Treasurer John Schroder talks with supporters after launching his campaign for Louisiana governor Feb. 9, 2023, at the Fleur de Lis Event Center in Mandeville. (Greg LaRose/Louisiana Illumninator)
MANDEVILLE – Long considered a probable candidate, Louisiana Treasurer John Schroder made his intentions public Thursday night and announced he is running for governor. He joins a field that so far includes three other Republican contenders.
Before a large crowd of supporters at the Fleur de Lis Event Center, Schroder shared his campaign platform on crime prevention, improving education, eliminating corruption, reforming the state’s tax structure and economic development.
“If Louisiana is truly going to prosper, we must restore faith in government and our trust back into what the public has lost,” Schroder said. “As governor, I will lead this state and restore that trust.”
Schroder, 62, a U.S. Army veteran and former police officer, said it wasn’t until a couple weeks ago that he fully committed to a run for governor. A key factor in his decision was whether Republican U.S. Sen. John Kennedy would enter the race, but Schroder’s decision didn’t come until weeks after Kennedy announced he would remain in Washington.
Now Schroder and others wait to see whether Congressman Garret Graves will join the field. The Republican from Baton Rouge has kept his interest close to the vest all along, and his decision would loom large in terms of big GOP donors who aren’t on board with the state party’s endorsement of Attorney General Jeff Landry.
The other potential difference maker in the race is Democrat Shawn Wilson, state transportation secretary. His entry, which could be imminent, would likely gel his party’s support should state chairman Katie Bernhardt make it clear she won’t be a candidate.
Other announced candidates are extreme longshots: independent Hunter Lundy of Lake Charles; Democrat Daniel Cole of LaSalle Parish; and Republican Xan John of Crowley.
While adding that he doesn’t think money will determine who’s the next governor, Schroder told his supporters Thursday his campaign had raised more than $1.1 million over the past 13 months. The next campaign finance filing deadline for candidates who received contributions last year is Feb. 15, and it could offer a better look at where the contenders stand with cash on hand.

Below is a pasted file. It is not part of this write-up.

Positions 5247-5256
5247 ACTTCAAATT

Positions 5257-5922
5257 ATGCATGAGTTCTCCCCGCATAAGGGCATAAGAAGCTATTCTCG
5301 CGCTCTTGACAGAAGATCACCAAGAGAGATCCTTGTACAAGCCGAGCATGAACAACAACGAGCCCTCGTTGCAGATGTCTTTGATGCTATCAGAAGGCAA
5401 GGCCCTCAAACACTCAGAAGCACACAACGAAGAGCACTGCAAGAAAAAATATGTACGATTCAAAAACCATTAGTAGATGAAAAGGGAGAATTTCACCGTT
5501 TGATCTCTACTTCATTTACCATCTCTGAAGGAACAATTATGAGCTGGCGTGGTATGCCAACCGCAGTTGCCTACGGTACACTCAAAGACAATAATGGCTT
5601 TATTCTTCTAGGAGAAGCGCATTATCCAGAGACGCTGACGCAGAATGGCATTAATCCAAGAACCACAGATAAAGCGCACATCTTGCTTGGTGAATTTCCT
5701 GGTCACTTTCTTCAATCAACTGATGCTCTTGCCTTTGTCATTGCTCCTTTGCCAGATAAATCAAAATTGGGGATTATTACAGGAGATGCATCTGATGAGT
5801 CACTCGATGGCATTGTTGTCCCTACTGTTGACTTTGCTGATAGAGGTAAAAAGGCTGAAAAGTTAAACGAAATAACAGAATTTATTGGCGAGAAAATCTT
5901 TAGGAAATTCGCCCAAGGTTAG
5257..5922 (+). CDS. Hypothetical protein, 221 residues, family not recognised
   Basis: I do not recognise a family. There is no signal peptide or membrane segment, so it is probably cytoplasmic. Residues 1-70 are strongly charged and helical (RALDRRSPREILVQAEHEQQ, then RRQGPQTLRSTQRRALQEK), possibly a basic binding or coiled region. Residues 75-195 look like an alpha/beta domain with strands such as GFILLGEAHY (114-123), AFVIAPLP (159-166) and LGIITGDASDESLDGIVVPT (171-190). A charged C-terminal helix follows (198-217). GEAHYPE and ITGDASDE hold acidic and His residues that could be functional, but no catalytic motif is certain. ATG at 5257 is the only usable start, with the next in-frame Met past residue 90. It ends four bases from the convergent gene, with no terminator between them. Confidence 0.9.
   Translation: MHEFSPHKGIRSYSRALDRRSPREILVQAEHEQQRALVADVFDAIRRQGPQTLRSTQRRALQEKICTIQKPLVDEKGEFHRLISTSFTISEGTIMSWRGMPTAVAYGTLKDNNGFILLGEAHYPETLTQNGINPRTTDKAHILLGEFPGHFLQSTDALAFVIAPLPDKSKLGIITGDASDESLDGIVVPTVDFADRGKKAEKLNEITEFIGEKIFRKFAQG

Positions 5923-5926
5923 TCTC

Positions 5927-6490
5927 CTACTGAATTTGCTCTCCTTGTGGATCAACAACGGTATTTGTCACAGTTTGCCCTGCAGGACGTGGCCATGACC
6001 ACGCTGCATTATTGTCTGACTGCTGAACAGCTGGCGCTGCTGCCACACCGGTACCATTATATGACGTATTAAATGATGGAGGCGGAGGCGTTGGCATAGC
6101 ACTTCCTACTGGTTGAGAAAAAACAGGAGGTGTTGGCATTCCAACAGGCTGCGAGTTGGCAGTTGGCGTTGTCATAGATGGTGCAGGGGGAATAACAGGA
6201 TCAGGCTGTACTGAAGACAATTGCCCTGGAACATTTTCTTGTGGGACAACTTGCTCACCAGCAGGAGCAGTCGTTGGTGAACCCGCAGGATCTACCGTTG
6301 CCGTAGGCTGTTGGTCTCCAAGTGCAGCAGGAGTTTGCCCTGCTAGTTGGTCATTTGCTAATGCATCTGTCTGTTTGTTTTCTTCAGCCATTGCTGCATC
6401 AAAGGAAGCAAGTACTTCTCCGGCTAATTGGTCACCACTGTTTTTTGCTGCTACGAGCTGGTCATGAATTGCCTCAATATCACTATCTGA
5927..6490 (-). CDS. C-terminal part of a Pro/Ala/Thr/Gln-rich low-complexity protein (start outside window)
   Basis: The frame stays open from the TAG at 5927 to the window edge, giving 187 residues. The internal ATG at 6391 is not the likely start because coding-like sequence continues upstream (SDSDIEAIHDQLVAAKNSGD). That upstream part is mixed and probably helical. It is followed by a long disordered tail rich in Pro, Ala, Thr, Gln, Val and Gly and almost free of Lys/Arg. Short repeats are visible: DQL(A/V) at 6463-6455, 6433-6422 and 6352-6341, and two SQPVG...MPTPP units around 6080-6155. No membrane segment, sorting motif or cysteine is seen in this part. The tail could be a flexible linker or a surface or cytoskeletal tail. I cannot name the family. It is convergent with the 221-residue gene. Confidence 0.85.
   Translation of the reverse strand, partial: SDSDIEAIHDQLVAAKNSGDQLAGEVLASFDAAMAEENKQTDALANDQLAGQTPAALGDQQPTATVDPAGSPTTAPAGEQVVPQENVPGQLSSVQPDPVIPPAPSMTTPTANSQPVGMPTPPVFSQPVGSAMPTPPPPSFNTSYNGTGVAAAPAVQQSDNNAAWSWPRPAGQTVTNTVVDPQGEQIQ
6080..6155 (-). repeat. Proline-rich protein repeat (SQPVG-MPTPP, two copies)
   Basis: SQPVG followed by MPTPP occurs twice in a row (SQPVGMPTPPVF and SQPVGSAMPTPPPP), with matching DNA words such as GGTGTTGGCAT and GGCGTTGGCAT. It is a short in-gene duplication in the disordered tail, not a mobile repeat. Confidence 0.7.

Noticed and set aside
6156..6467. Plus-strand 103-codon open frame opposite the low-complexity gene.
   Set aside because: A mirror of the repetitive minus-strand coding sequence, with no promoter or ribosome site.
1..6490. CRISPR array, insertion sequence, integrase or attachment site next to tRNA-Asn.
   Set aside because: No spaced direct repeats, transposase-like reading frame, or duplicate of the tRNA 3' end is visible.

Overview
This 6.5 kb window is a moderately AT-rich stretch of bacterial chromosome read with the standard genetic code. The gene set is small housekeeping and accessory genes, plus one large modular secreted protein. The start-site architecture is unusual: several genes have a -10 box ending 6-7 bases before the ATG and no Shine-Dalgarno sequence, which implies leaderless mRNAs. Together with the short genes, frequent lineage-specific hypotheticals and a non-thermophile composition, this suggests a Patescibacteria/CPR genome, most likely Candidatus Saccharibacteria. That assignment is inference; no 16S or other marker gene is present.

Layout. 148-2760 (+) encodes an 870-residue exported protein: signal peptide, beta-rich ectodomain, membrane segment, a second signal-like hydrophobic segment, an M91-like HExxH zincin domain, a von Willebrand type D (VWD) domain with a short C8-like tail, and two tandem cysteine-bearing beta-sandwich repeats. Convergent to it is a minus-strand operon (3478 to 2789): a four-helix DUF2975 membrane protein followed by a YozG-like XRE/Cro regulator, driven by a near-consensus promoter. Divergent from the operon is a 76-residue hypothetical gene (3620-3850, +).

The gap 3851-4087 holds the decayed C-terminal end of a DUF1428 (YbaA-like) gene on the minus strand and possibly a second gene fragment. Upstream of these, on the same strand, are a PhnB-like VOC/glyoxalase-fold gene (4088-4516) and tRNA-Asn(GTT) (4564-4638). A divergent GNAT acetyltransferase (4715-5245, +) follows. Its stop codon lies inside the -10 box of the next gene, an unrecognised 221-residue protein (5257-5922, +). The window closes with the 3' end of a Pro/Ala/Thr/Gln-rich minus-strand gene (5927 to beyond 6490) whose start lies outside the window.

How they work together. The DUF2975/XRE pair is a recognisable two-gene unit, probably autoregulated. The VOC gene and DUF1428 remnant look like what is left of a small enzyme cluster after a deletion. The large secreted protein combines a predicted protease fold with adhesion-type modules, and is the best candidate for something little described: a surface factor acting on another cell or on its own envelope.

Speaking of cash, Schroder is counting on Louisiana voters to recognize him as the person in charge of the state’s unclaimed property program. He bragged to the crowd at his campaign launch that Louisiana’s unclaimed property program has been recognized as one of the best in the nation in terms of the amount of money it has put back in residents’ hands.
Bottom line background
Schroder and his wife of 37 years, Ellie, built a real estate business after his career in law enforcement. After winning a seat in the Louisiana House of Representatives in 2008, he earned a frugal reputation among lawmakers with his frequent scrutiny of state spending and budget policy.
He won the race for state treasurer in 2017 to complete Kennedy’s term and earned a full term two years later. In her speech Thursday night, Ellie Schroder got the crowd to repeat one of her husband’s oft-repeated mottos: “Treat every penny like a dollar.”
As of late, Schroder has used the treasurer’s pulpit to preach against “net zero” investment philosophies based on progressive environmental, social and governance principles, or ESG for short. He notably pulled nearly $800 million in Louisiana’s assets from the advisory firm BlackRock Inc., saying its stance on fossil fuel would lead to lost jobs in the state.